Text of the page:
Combining Algal and Plant Photosynthesis


See also: Key enzyme: RuBisCO  –  Limitations on Photosynthesis


Photosynthesis is the process whereby plants and algae use light energy to fix carbon dioxide as sugars. Although it is often represented by one highly simplified equation – 6H2O + 6CO2 –> C6H12O6 + 6O2– it is in reality a more complex series of spatially and temporally separated reactions.

The structure of ATP

Photosynthesis largely comprises two linked processes:

  • the light-dependent reactions – in which light energy excites electrons split from water, driving an electron transport chain and proton-pumping which ultimately result in the production of ATP (adenosine triphosphate, the universal biological energy currency) and NADPH (reduced nicotinamide adenine dinucleotide phosphate, a reducing agent)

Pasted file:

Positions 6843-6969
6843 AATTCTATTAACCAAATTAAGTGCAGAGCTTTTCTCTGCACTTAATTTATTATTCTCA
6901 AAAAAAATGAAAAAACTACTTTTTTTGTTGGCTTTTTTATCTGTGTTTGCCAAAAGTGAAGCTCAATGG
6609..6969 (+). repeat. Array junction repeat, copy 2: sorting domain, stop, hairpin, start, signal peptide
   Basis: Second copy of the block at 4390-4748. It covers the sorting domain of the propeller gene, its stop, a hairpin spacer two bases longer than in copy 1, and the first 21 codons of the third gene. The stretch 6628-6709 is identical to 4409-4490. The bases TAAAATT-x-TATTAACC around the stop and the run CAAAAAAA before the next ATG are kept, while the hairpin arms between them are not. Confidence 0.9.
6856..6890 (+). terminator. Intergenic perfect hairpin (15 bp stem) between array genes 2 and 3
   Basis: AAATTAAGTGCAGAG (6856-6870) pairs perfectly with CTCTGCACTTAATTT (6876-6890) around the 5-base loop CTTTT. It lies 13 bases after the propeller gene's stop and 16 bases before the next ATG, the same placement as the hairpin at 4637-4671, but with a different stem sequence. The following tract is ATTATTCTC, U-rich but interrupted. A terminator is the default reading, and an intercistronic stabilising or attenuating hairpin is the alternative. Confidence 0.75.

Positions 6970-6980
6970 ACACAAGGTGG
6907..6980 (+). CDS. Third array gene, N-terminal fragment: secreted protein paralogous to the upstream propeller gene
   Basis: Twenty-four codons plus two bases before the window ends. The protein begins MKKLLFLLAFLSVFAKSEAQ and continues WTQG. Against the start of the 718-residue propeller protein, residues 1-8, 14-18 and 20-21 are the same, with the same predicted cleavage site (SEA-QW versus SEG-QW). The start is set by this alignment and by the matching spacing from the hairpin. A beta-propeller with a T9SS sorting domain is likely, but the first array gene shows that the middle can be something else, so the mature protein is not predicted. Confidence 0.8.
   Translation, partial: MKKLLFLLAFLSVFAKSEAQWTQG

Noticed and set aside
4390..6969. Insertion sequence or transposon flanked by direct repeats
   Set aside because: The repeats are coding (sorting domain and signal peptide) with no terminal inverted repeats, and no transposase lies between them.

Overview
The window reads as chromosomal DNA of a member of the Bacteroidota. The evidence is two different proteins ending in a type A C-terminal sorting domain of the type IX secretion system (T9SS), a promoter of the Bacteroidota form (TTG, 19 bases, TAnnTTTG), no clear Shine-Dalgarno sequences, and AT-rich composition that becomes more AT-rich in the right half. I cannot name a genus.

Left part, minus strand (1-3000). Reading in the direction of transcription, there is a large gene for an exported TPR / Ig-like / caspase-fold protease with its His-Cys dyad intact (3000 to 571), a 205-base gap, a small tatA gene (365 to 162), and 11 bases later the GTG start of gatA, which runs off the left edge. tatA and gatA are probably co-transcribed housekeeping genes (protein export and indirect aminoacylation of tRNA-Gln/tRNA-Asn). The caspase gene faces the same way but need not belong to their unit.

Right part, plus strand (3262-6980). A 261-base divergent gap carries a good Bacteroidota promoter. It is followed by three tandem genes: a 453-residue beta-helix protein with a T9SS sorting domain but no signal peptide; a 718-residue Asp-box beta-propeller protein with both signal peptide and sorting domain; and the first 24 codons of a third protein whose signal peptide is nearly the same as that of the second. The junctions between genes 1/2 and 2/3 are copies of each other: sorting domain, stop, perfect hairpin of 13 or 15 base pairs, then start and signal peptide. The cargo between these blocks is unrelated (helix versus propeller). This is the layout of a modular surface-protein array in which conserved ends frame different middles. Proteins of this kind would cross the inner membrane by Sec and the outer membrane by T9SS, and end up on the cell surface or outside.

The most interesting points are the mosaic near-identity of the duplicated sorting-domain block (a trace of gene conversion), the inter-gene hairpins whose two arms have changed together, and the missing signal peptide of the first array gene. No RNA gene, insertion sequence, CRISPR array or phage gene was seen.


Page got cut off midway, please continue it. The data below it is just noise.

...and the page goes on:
• the light-independent reactions – the Calvin Cycle, in which CO2 is fixed into organic molecules by the enzyme RuBisCO.

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